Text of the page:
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Use it or Lose it: Flexible Spending Accounts

By Jill Feilmeier on December 26, 2017 in Insurance


If someone offered us free money to spend, most of us would take it. Now imagine that the money is actually your own money that you have saved all year and if you don’t spend it, you lose it.

That’s the scenario many of us face with Flexible Spending Accounts (Arrangement) or FSAs. Some employers offer this benefit. It allows you to withhold up to $2,600 per year[1] from payroll to deposit pre-tax into an FSA to spend on non-covered medical expenses or to complement existing insurance plans. In 2018, the amount changes to $2,650. These funds can be used for a variety of health care expenses including non-covered medical bills, like co-pays, equipment, materials, health aids and prescriptions or larger one-time expenses like non-covered dental procedures, eye glasses, orthodontia or hearing aids.

The catch is that your FSA money has to be spent by a deadline, usually the end of the year. Employers may choose to add a rollover option to your plan. This means either the employee may rollover up to $500 of their FSA dollars into the new calendar year or any rollover dollars must be spent by March 15. Employers may choose either of those rollover options or neither. Check with your employer to find out the rules for your FSA plan.

Great health and wellness intentions in January are often delayed and suddenly you are facing a use it or lose it scenario at year-end with your FSA dollars. So, what are the best ways to avoid losing your FSA dollars?

  1. Check up. Access your online portals for your insurance provider(s) and your FSA administrator to receive an accurate view of your spending year-to-date. You can download explanation of benefit (EOB) documents and calculate what you have paid out-of-pocket for non-covered expenses. As you determine what you have left to spend on your FSA account, you can also get a good budget estimate what you may want to consider for next year’s enrollment.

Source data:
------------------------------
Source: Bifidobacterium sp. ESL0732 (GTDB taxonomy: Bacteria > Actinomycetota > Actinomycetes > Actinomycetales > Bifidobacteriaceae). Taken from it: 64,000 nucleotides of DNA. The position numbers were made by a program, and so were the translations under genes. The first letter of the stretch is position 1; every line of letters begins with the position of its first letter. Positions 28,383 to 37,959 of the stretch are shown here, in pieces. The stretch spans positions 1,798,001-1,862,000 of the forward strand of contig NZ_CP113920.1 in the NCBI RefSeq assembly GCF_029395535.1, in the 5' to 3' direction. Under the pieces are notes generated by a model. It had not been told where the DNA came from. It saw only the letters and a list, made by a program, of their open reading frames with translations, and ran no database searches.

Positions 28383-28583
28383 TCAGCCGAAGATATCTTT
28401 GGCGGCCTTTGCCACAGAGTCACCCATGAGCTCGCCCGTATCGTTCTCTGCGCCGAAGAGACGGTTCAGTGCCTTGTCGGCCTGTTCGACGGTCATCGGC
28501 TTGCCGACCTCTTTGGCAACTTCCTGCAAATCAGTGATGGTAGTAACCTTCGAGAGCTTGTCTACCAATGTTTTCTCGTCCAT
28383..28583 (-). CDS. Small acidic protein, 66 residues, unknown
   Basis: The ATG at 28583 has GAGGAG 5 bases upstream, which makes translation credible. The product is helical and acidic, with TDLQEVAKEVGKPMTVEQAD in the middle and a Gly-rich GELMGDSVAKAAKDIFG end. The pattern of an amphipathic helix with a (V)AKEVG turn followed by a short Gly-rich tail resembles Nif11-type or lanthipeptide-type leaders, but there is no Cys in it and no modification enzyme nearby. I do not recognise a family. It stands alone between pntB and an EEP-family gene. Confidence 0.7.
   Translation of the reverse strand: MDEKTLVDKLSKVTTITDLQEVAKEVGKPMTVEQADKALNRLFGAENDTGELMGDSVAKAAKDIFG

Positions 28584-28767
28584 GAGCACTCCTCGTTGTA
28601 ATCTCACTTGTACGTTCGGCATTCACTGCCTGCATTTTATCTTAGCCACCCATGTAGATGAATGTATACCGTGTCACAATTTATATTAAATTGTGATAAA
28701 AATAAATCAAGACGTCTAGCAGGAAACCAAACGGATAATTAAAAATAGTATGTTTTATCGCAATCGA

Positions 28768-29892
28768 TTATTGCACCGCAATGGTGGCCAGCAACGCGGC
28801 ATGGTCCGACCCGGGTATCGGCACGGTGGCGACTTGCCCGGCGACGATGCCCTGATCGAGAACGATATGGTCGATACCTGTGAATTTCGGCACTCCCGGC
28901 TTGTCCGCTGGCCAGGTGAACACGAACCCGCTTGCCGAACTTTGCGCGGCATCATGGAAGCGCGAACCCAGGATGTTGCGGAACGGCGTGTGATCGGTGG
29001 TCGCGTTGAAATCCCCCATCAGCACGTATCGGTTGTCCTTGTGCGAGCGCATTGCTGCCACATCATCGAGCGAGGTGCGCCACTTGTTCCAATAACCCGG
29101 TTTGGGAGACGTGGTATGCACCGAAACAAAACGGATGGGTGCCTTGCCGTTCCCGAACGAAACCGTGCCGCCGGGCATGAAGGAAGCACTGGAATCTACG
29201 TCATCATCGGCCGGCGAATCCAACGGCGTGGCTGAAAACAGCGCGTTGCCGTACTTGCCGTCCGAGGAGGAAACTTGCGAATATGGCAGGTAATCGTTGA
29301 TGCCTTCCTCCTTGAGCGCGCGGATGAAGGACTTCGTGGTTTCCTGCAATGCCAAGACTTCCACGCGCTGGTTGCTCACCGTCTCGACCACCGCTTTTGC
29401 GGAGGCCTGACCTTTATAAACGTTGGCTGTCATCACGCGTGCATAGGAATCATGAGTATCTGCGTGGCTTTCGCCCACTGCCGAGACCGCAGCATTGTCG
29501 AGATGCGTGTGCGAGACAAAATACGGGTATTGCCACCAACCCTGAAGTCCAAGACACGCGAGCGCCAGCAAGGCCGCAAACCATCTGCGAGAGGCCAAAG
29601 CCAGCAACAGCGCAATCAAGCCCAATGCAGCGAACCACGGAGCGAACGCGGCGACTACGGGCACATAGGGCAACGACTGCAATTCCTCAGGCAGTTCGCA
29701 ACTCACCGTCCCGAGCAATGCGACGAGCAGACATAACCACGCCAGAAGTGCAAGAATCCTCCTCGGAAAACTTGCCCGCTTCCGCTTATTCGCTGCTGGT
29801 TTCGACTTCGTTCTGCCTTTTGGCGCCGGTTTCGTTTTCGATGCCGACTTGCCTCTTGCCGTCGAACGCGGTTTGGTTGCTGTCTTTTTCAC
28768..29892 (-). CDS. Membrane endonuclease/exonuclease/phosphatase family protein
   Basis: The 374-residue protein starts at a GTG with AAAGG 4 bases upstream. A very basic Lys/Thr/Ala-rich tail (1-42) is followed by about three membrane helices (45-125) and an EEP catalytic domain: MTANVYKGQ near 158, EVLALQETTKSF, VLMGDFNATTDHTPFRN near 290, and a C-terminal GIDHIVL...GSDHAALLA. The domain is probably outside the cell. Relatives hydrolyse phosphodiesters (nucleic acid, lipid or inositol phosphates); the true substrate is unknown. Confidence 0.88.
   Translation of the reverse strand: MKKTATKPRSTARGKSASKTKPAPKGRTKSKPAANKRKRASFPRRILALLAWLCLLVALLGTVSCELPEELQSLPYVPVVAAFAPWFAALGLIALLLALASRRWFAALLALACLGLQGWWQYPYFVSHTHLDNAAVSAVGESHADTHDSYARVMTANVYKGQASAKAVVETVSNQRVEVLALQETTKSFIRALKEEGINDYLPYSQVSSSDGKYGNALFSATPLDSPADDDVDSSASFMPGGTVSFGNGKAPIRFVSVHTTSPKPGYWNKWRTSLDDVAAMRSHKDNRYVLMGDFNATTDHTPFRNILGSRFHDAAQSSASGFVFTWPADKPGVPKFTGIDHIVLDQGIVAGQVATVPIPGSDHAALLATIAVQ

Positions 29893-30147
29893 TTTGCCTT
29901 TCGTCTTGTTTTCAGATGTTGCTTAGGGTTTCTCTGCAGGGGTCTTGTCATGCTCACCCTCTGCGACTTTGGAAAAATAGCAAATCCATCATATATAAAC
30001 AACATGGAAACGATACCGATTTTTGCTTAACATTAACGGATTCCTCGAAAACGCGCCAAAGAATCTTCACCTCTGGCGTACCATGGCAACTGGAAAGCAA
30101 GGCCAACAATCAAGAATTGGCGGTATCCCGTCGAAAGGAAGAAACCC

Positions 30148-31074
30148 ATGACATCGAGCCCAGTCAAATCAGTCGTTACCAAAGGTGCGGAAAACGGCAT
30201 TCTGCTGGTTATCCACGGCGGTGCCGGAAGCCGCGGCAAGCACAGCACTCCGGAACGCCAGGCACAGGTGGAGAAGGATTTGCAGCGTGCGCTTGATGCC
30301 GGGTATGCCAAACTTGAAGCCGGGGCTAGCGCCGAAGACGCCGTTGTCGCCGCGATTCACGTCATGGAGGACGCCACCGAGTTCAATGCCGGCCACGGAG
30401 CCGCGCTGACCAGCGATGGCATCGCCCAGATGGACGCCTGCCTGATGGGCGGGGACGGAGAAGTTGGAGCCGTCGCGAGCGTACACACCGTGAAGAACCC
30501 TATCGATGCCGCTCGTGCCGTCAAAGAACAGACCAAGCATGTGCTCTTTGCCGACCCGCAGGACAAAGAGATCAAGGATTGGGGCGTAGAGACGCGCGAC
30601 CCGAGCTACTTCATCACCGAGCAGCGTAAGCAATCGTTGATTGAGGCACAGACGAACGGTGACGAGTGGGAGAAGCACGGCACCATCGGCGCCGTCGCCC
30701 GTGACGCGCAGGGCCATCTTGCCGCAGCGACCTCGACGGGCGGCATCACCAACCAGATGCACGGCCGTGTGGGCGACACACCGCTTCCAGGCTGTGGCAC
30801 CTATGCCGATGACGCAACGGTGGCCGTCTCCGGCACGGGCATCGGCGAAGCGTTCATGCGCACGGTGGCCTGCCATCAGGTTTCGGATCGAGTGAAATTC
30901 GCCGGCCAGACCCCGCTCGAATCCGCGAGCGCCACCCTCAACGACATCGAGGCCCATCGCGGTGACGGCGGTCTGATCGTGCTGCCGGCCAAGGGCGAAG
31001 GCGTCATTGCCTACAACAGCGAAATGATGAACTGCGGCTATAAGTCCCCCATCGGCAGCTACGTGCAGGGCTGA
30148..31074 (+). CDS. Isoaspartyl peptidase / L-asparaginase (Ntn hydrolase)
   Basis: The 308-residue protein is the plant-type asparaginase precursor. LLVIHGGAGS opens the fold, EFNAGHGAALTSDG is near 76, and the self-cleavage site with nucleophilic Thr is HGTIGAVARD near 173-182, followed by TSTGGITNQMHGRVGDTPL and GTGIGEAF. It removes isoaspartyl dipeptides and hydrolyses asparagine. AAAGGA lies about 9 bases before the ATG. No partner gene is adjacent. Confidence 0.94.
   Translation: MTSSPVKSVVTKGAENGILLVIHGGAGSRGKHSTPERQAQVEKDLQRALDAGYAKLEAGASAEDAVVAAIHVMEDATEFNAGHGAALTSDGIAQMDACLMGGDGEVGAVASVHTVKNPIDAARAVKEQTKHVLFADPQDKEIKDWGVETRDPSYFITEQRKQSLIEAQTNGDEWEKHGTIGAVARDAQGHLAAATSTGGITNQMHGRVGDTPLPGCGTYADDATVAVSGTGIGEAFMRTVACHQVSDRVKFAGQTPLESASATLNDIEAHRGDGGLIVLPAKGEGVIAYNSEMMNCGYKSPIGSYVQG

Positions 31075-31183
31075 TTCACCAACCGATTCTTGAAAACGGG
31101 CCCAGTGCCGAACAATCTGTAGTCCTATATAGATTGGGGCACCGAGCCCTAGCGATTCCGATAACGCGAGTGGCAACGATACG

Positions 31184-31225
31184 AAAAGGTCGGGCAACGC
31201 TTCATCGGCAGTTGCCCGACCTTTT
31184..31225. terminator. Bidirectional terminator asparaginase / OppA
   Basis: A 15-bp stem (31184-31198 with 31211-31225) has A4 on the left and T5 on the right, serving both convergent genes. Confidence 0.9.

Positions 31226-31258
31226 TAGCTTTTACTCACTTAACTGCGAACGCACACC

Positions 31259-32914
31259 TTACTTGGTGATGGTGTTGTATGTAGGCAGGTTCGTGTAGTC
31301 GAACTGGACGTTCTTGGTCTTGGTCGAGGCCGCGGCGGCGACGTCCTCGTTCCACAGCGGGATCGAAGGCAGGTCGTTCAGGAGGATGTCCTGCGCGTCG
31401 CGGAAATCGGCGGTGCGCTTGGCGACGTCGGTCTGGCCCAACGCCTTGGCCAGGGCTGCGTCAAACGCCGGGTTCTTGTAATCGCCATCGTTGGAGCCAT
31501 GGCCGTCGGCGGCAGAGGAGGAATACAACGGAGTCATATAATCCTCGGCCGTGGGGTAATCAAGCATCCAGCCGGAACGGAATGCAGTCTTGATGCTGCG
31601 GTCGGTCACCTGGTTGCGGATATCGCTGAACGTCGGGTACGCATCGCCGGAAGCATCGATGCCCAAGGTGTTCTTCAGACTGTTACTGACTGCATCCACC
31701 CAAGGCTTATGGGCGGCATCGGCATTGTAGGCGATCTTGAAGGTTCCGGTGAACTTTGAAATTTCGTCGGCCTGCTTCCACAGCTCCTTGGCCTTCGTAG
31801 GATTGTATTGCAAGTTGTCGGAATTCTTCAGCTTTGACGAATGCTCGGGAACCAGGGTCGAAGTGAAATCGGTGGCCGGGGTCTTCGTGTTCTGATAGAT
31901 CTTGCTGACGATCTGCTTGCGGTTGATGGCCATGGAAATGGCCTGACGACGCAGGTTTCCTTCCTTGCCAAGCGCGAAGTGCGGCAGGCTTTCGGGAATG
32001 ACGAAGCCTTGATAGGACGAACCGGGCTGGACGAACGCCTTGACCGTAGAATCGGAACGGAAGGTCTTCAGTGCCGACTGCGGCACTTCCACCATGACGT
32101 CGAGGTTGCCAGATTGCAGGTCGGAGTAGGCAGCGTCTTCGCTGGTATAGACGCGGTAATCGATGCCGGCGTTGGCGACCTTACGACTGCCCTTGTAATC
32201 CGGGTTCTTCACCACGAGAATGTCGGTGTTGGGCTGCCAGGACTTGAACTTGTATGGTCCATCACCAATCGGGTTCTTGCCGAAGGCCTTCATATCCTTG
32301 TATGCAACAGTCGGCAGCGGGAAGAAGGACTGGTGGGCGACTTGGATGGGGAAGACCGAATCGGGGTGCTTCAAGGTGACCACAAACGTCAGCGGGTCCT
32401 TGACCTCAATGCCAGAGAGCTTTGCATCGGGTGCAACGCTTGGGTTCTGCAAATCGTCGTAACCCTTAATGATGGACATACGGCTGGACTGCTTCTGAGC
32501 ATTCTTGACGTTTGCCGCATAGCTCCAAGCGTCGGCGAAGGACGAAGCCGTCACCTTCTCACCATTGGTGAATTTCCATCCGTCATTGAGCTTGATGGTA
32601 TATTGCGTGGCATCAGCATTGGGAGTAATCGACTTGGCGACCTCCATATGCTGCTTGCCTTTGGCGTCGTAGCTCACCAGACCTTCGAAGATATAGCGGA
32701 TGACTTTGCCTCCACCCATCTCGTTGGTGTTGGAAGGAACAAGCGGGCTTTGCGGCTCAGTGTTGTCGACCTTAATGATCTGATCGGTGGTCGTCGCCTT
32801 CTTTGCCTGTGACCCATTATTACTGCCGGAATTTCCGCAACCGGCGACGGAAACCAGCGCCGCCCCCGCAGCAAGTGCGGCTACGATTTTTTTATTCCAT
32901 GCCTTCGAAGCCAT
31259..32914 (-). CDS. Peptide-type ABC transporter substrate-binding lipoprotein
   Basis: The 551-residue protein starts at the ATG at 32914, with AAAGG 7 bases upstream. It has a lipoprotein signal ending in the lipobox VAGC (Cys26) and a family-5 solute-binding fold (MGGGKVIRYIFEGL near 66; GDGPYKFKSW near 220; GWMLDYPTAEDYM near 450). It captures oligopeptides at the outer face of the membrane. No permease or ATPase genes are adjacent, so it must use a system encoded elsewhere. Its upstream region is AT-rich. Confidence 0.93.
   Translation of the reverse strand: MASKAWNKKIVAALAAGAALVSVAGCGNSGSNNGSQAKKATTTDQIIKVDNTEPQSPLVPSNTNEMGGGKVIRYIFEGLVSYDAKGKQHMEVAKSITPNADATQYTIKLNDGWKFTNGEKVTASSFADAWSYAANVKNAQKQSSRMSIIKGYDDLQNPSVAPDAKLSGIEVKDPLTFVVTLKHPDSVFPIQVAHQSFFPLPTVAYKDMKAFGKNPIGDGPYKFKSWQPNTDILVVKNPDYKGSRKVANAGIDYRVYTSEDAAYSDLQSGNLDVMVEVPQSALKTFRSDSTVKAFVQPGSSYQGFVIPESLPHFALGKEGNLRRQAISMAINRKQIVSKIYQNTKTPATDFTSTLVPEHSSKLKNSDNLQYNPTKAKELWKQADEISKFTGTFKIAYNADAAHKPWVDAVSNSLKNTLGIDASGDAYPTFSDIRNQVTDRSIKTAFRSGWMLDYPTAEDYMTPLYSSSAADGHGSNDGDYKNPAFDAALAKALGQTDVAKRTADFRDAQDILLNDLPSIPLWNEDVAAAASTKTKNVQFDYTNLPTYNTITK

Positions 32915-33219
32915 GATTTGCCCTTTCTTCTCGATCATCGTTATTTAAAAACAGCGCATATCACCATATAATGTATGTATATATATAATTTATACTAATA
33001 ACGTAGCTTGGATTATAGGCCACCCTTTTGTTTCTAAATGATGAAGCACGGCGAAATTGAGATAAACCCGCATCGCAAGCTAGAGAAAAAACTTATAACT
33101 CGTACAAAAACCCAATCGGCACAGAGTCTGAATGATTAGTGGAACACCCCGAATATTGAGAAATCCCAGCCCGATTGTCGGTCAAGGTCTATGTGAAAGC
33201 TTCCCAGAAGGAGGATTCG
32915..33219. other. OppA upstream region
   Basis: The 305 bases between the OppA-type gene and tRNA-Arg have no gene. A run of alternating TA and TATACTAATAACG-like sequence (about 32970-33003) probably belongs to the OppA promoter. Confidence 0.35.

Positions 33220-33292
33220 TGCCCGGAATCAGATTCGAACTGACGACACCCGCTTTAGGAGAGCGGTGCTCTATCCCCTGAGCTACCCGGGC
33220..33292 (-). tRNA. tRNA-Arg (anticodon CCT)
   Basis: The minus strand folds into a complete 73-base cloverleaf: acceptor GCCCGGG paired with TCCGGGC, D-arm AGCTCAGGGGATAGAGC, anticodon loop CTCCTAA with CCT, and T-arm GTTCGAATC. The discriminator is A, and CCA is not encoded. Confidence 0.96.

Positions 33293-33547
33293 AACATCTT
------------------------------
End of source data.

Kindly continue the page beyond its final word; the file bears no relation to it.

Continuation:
2. Step up. Stop procrastinating and make the call. If you planned to use your FSA on an eye exam for new glasses or contacts, visiting the dentist for a checkup or recommended procedure or seeing a mental health counselor, make the appointments today and commit to your overall health for the future.
  3. Stock up. If your doctor has prescribed over-the-counter medications such as a daily aspirin, acne treatments, antacids or seasonal allergy medication, you may be able to purchase these products in bulk with your FSA dollars. Check with your doctor and the FSA eligibility list for more information. Other non-prescribed products like contact lens solution, blood glucose monitors and non-prescription reading glasses are eligible as well.
  4. Save up. Many first aid and health products can be purchased with your pre-tax FSA dollars. Have a student heading off to college next year? Purchase a first aid kit and a vaporizer for their dorm room. Taking the family on a tropical vacation this winter? Purchase sunscreen and motion sickness aids. Every day aches, pains and injuries often require items like bandages, ice packs, heating pads and joint braces. Many of these products are FSA eligible. Just make sure to keep your receipts for your expenses.

No one wants to lose their hard-earned money. With a little research and planning, you can check up, step up, stock up and save up with your FSA dollars.